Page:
Whateveristan

Someone I haven’t seen for a while stopped me in the street the other day and asked ‘how was Kazakhstan?’ I didn’t correct him, even though it was actually ten days in Uzbekistan. Before I left someone wished me luck in Azerbaijan with a worried look, as though I was actually heading to Afghan(…). I also had someone who knew I was going to Uzbekistan but thought it was in the Balkans.

Most people have only heard of Kazakhstan because of bloody Sacha Baron Cohen, and that’s as a made-up country that just happens to share the name of a real place. It is a lot more Balkan in its portrayal than Central Asian. There are two famous ‘stans – Afghanistan and Pakistan – and the others are met with blank looks or misconceptions of smallish Balkan ex-Soviet states. Even though, of the ‘stans, Uzbekistan is especially blessed with famous sites to see, it’s still relatively unknown to the man (who stops you) in the street.

Afghanistan is thought of as Middle Eastern; Kabul is nothing more than a warzone on the news. Pakistan is intimately linked to India in the mind, so these famous ‘stans are separate from the others. The great treasures of the Silk Roads are forgotten – the names Samarkand, Bukhara, Khiva are more likely to produce blank looks than wishful sighs, whilst in South East Asia people trample all over Ankhor Wat and the like. But then, I like empty sites- in fact I’ve become rather spoiled since visiting Syria and Jordan, where you have a whole Roman city to yourself. By contrast, Bukhara was almost bustling with tourists, mainly French, it seemed.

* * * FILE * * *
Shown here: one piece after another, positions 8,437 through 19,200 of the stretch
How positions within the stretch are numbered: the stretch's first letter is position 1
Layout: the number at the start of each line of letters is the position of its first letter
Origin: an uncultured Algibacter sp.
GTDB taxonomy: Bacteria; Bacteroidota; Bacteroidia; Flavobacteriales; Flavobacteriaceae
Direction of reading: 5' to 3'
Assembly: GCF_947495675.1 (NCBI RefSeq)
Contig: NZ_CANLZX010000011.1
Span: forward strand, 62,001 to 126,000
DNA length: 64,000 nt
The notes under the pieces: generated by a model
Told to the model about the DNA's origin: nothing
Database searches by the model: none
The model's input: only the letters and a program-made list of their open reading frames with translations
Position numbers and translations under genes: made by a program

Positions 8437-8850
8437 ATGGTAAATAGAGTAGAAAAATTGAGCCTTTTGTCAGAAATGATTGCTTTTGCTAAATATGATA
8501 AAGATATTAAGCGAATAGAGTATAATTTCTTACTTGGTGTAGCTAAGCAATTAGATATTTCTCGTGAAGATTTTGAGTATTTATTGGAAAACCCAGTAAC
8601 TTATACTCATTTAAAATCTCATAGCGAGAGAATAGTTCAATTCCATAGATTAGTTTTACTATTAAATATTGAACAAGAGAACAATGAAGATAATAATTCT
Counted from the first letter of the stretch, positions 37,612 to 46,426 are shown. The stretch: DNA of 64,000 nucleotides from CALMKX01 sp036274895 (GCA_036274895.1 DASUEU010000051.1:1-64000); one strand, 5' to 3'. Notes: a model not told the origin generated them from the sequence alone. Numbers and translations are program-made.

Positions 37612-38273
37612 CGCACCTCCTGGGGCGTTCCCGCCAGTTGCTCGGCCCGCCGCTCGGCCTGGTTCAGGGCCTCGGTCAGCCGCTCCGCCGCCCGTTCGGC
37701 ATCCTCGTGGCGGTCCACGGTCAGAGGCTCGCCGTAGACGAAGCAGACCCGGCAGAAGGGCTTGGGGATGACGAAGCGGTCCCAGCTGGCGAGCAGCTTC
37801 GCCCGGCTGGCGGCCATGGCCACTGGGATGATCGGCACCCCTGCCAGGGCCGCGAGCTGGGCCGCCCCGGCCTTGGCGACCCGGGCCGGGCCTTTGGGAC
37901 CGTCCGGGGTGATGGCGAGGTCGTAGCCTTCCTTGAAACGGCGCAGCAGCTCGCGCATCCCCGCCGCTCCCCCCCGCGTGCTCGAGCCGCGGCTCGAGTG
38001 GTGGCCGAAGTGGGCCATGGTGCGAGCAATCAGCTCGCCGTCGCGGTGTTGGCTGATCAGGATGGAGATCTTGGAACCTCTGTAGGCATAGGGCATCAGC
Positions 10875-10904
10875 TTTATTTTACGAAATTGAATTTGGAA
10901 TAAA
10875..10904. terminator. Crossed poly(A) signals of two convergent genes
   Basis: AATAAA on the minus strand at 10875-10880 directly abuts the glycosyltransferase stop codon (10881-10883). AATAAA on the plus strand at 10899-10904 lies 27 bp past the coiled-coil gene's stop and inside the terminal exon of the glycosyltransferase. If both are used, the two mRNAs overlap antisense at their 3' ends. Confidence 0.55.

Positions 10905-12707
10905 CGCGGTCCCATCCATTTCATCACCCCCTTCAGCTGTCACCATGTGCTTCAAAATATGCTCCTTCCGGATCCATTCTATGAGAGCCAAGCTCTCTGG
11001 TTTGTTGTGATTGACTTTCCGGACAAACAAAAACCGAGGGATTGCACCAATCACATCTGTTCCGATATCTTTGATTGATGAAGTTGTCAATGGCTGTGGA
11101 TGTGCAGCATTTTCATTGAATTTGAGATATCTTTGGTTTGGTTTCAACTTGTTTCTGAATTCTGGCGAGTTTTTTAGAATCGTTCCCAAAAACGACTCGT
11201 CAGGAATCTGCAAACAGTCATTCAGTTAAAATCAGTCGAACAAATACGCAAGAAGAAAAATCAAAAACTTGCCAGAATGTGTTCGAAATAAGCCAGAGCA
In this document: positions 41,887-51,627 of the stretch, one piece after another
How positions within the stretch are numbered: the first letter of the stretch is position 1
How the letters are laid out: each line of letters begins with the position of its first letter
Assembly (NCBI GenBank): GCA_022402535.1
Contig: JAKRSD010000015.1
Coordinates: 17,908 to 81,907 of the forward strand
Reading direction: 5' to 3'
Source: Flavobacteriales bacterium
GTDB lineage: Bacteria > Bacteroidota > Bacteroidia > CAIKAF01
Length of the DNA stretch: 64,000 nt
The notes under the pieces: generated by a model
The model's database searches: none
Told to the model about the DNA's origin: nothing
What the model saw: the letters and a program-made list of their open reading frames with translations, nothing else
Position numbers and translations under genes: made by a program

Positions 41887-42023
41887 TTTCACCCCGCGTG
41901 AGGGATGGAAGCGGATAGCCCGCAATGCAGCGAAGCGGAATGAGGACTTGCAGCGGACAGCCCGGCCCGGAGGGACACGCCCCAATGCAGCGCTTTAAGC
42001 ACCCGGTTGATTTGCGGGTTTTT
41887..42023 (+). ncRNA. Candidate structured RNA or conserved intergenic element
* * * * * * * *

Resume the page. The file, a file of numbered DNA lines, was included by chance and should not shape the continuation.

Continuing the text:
But out in the backstreets of Samarkand one evening I had a real sense of being somewhere completely else, a sense you don’t get in countries similar to your own, or even in very different countries that become familiar to you from t.v. or other people’s visits.

I’d like to do a long trip around the ‘stans, including Afghanistan, although I might have to wait a bit for that. And when I go I don’t want it to be a well-trodden journey stuffed with backpackers. In those Great Game books you get a sense of people marching completely off the maps, and you can just about still get that feeling wandering through the bazaars in Bukhara. It would be a shame if that went, although it would be good for the countries – both economically and politically, as the bastards like Karimov wouldn’t be able to get away with as much as they do if there was a steady stream of foreigners poking around.

I know it would be better for the countries, but selfishly I don’t want it to change until I’ve had a lot longer than ten days of having these places to myself. So when people say Kazakhstan, for the moment I won’t correct them.

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